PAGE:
An exploratory study of perceptual attitudes



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It was the purpose this study to continue explorations into two perceptual attitudes derived by Klein and his collaborators at the Menninger Clinic - Leveling vs. Sharpening, and Tolerance vs. Resistance to the Unstable. The study was designed to: (1) determine the intraconsistency of the perceptual measures within the perceptual attitudes; (2) test the assumption that the two perceptual attitudes are not essentially the same perceptual attitude; (3) investigate any parallels or relationships between the perceptual attitudes and other areas of behavior; and (4) investigate other methods of scoring two of the basic perceptual tasks. Mine tasks, five group-administered and four individually-administered, were used to measure five areas of behavior-perception, motor behavior, problem-solving, concept formation and personality. Seventeen measures in all were derived from the nine tasks. Subjects for the experiment were drawn from sixty students enrolled in a beginning course in psychology at the University of Houston. The tasks were: (1) Judging of the Squares; (2) Gottschaldt Embedded Figures; (3) Apparent Movemnt Phenomenon; (4) Flicker Fusion; (5) Writing "q's" forward and backward; (6) Luchins' Einstellung task; (7) Object-Sorting task; (8) Self-Concept task; and (t) Rorschach test. The scores for the nine tasks were intercorrelated and the results were used to satisfy the purposes of the study. CONCLUSIONS 1. There was a low but significant relationship between the Judging of the Squares, average accuracy and Gottschaldt Embedded Figures task. The final measure, leveling sharpening, of the Judging of the Squares task yields little or no relationship with the Gottschaldt Embedded Figures task. Judging of the Squares seems to have more meaning and gives better predictions of the perceptual attitude than does the Gottschaldt Embedded Figures task. 2. There is no interconsistency between the Apparent Movement task and the Flicker Fusion task. The range of speed over which apparent movement is experienced seems to be a very good measure of the Tolerance vs. Resistance to the Unstable perceptual attitude. 3. An additional method of scoring the Judging of the Squares task, the measurement of the shift in judgments, was shown to be different from ths methods previously used by Klein. Lagging vs. shifting and leveling vs. sharpening, as defined in this study, seem to be different behaviors. 4. An alternative way of measuring the Apparent Movement task, the speed of alternation at which movement is first experienced, proved to be similar to Klein's measure of the range over which apparent movement is experienced, but did not seem as sensitive or as effective in predictions as the method used by Klein. 5. The two perceptual attitudes do not seem to co-vary; at least there is no evidence of association between the presently developed operations for the two attitudes. 6. The perceptual attitudes are useful constructs; that is, they appear to have "surplus value" for studying the organization of personality. 7. The relationship between the Judging of the Squares task and the more complex measures of personality derived from the Self-Concept task was similar to the one described by Klein. 8. A cluster of relationships involving conceptualization in object-sorting, perception of form on the Rorschach test, and perception of apparent movement seems descriptive of the Tolerance vs. Resistance to the Unstable attitude. It seems as if the behavior involves appraising "reality" on the basis of "what things are known to be" as opposed to "what things could be." There also appears to be a suggestion that these behaviors involve some aspect of a willingness to accept things for what they are without too early a closure or a binding to a fixed reality.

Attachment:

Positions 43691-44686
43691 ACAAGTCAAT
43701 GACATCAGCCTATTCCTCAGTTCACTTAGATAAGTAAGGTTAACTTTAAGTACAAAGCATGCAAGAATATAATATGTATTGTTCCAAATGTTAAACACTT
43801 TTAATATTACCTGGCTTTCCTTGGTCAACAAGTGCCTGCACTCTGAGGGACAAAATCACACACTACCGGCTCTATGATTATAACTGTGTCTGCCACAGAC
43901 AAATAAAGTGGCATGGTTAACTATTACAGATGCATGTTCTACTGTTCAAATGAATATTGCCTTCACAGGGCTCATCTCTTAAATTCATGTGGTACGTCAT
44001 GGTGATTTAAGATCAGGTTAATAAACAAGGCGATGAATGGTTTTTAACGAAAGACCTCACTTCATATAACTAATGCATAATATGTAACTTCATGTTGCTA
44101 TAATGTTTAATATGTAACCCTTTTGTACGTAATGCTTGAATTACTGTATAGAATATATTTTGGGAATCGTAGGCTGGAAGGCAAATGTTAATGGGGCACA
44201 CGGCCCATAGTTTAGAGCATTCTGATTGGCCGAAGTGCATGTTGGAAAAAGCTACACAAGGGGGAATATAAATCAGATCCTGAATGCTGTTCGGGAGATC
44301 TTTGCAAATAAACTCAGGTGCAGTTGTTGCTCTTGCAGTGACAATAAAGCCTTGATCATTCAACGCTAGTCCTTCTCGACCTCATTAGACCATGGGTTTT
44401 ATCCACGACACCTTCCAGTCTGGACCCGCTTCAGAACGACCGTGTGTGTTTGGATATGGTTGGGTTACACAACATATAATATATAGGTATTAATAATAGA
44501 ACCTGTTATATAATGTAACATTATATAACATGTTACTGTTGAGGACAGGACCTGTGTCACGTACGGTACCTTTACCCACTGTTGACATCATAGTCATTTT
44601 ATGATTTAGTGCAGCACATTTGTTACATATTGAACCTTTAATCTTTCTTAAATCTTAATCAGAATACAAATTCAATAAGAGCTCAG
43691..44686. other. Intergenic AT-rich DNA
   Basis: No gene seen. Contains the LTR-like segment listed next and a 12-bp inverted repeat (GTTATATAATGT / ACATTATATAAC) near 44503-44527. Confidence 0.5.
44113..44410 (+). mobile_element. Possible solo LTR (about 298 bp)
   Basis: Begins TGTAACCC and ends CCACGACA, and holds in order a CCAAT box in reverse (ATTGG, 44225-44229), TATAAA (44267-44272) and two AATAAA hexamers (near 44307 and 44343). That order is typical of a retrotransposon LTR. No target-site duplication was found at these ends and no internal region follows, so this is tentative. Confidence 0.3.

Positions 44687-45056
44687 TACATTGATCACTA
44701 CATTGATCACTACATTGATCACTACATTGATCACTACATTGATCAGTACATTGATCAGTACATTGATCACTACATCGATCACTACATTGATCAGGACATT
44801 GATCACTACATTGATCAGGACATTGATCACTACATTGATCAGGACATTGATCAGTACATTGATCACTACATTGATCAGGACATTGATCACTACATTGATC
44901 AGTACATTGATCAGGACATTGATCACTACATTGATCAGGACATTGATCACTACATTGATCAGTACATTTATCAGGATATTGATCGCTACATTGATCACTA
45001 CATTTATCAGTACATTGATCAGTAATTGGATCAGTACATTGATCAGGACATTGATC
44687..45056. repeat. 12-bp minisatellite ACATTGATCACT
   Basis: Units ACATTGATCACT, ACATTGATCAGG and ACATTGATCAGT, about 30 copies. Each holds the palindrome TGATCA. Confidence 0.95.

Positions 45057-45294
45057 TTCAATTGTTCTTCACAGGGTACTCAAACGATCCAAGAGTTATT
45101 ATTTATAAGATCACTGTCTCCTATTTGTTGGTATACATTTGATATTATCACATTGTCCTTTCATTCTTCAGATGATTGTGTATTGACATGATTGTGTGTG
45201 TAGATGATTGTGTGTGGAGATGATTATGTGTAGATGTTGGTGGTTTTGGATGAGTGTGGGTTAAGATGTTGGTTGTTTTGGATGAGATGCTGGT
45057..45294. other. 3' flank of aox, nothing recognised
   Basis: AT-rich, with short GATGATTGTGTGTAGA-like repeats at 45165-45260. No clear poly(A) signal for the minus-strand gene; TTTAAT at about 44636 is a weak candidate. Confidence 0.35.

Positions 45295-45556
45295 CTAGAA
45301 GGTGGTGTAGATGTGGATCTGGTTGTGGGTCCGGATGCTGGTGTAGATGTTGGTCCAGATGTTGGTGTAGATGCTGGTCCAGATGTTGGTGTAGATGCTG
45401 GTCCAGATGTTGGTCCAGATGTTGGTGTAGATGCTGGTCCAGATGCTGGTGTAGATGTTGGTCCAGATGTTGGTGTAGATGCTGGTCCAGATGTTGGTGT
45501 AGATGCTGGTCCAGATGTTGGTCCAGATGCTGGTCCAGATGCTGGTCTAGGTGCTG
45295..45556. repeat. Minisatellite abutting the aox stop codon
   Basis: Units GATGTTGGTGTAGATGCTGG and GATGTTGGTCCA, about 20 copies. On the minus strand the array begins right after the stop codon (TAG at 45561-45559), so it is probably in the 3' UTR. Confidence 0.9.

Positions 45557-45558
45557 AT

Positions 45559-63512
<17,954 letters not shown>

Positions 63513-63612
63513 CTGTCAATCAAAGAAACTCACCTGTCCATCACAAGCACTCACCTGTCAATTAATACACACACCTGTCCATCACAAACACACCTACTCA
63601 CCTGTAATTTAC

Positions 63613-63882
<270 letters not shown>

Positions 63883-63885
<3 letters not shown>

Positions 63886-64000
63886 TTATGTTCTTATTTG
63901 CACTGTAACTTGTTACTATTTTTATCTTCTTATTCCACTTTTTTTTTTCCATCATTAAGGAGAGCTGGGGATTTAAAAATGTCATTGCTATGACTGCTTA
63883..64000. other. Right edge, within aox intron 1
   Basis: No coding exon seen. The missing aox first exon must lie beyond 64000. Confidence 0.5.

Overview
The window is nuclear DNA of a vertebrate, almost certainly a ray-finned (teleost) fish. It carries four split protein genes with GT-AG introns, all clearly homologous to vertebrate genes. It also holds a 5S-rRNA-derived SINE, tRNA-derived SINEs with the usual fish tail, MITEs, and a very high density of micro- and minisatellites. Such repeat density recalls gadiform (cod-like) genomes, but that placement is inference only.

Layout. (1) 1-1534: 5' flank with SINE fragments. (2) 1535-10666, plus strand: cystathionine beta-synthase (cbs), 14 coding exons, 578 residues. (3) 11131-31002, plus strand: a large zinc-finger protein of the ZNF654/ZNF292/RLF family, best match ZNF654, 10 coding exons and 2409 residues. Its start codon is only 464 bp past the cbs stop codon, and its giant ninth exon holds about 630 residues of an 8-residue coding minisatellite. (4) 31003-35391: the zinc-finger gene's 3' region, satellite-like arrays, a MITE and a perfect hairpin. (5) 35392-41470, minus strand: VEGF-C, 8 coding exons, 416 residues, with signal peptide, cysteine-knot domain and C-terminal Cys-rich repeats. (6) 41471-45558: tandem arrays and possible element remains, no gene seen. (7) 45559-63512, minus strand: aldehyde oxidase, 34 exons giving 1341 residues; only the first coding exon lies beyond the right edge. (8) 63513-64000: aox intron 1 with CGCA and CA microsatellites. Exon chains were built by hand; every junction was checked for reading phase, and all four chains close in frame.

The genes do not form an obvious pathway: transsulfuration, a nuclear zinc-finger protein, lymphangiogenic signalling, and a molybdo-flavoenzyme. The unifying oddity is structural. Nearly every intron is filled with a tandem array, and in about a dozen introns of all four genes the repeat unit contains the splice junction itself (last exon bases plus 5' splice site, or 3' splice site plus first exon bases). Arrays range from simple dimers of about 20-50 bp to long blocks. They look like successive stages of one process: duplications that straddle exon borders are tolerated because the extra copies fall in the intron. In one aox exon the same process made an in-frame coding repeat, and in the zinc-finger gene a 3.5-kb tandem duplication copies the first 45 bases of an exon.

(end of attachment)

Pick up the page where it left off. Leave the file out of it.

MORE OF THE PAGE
Attitude (Psychology), Psychological tests